Despite outshooting the Maple Leafs by an 11-2 margin in the first period and outshooting them by a 32-21 margin over the balance of the 60 minute game, the Bruins scratched for just a single goal in a frustrating, constipated 4-1 loss to Toronto at TD Garden. Clearly some of the offensive difficulty was caused by a solid Frederik Andersen, who improved to 6-0-0 in a career against Boston that’s beginning to take on Bruins Killer proportions.

But a great deal of the B’s struggles to finish scoring chances on Saturday night is a malady that’s dogged the Bruins all season, and marked the 20th time in 29 games this year that Boston has scored two goals or less. In most of these games the Bruins have dominated puck possession and outshot their opponents, but still have come away mostly empty handed in the goals scored department while dropping deep in the bottom third of NHL offenses this season.

“It seems like every game we’re out-chancing teams, but we don’t outscore teams. That’s where the biggest issue is right now. Our scoring is not there and if you don’t score goals you don’t win hockey games,” said Claude Julien. “Because of that we criticize everything else in our game, but our game isn’t that bad.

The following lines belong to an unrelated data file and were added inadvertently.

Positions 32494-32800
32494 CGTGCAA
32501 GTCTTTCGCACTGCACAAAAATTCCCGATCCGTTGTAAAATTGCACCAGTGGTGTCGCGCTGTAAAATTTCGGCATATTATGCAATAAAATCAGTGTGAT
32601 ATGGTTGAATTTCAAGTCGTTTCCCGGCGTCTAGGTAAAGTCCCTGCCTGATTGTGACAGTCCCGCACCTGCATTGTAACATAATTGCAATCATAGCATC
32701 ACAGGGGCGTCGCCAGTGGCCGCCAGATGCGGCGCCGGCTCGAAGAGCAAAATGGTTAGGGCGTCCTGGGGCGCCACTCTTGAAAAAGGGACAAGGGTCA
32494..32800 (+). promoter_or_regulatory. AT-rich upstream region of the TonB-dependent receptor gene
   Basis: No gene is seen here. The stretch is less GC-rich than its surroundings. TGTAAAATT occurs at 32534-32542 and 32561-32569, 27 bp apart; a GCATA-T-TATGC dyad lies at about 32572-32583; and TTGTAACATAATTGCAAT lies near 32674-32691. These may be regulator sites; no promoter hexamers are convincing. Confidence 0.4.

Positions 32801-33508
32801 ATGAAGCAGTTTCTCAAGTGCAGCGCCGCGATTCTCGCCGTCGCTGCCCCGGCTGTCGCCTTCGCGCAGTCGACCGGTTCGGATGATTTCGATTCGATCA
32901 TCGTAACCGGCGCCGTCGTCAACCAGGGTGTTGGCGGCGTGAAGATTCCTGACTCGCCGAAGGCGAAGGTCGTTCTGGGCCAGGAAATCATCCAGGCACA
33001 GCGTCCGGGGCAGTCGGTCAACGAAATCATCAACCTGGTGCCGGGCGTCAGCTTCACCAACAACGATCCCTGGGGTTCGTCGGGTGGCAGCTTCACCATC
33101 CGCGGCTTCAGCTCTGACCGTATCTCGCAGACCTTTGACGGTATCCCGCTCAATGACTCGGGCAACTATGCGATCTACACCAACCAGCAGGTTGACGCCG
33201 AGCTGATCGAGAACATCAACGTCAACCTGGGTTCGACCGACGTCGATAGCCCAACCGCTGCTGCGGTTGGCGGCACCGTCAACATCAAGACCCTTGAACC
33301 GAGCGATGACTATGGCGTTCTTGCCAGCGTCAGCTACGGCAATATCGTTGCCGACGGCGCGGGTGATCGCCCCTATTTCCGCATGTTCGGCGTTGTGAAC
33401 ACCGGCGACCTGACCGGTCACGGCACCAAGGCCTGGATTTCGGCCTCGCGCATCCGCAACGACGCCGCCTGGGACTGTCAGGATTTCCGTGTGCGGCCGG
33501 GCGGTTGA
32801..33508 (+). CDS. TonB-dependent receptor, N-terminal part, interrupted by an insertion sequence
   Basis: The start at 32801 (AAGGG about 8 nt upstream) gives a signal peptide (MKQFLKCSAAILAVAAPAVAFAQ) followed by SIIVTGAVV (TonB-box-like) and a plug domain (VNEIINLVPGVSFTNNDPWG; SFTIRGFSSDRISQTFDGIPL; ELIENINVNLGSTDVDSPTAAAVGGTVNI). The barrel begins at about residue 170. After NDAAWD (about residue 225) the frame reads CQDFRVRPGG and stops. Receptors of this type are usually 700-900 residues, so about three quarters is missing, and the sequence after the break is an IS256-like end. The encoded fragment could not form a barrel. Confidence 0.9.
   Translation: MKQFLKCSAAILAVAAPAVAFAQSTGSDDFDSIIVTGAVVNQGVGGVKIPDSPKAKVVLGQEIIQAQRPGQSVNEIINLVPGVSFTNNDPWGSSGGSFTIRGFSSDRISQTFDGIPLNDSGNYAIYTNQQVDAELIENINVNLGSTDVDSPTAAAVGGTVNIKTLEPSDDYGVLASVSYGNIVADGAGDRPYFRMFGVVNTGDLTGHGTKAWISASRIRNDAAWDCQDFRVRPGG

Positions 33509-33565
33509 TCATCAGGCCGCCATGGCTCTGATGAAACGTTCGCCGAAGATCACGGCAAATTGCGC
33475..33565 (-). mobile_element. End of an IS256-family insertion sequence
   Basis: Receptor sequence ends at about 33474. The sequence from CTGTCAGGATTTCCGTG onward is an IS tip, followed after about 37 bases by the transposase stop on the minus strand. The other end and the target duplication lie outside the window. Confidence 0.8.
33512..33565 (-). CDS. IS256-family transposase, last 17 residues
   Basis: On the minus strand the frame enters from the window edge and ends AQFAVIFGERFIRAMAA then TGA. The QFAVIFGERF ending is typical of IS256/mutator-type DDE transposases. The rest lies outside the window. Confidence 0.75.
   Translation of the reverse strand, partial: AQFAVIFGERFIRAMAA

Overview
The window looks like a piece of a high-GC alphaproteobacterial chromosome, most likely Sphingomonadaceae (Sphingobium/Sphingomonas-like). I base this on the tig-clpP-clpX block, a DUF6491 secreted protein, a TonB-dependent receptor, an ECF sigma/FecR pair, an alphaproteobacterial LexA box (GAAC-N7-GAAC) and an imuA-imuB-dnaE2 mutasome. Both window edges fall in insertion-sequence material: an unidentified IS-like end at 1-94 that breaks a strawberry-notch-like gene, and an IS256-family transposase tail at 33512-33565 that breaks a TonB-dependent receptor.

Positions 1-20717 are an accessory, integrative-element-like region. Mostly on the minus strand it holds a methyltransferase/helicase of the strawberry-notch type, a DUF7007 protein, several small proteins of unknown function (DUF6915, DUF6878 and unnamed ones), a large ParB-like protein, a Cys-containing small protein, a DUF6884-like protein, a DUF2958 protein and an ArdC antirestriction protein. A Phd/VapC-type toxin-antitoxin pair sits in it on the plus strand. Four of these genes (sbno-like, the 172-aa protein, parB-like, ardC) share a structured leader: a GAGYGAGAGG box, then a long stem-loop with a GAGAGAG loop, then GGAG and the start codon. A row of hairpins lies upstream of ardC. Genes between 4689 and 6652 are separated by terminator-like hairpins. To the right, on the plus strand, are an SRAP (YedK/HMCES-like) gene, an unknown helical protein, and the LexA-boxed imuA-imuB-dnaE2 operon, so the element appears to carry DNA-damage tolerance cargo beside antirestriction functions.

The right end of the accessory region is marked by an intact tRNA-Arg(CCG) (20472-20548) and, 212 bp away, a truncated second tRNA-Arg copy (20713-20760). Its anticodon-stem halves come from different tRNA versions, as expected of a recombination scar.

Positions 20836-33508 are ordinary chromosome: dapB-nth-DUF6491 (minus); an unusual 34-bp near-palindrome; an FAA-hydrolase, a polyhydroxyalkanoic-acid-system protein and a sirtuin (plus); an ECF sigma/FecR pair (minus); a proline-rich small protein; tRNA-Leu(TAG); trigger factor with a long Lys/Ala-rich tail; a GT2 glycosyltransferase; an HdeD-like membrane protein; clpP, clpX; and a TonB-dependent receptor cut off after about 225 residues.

“If we were scoring goals people would love our game right now, but that’s the biggest part. There’s not much more I can say here except for the fact that if we don’t score goals it’s going to be hard to win hockey games.”

But the Bruins aren’t scoring goals consistently, their power play is below average while trending in the wrong direction and the team has been forced to watch steady offensive players like Patrice Bergeron suddenly slump in a concerning way. Clearly David Pastrnak is doing his part with 18 goals scored this season in 24 games, and others like Brad Marchand and Dominic Moore have also performed above, or beyond, their acceptable level of play.

But there are other players failing with the chance to make an offensive dent: Austin Czarnik has been on the roster for nearly two months, and has zero goals and two points in his last 15 games as the offense is again dried up on the third line. He missed wide on a shorthanded chance in the third period after a Moore centering pass set up him all alone in front, and was critiquing himself for fanning on a perfect dish to him in the slot.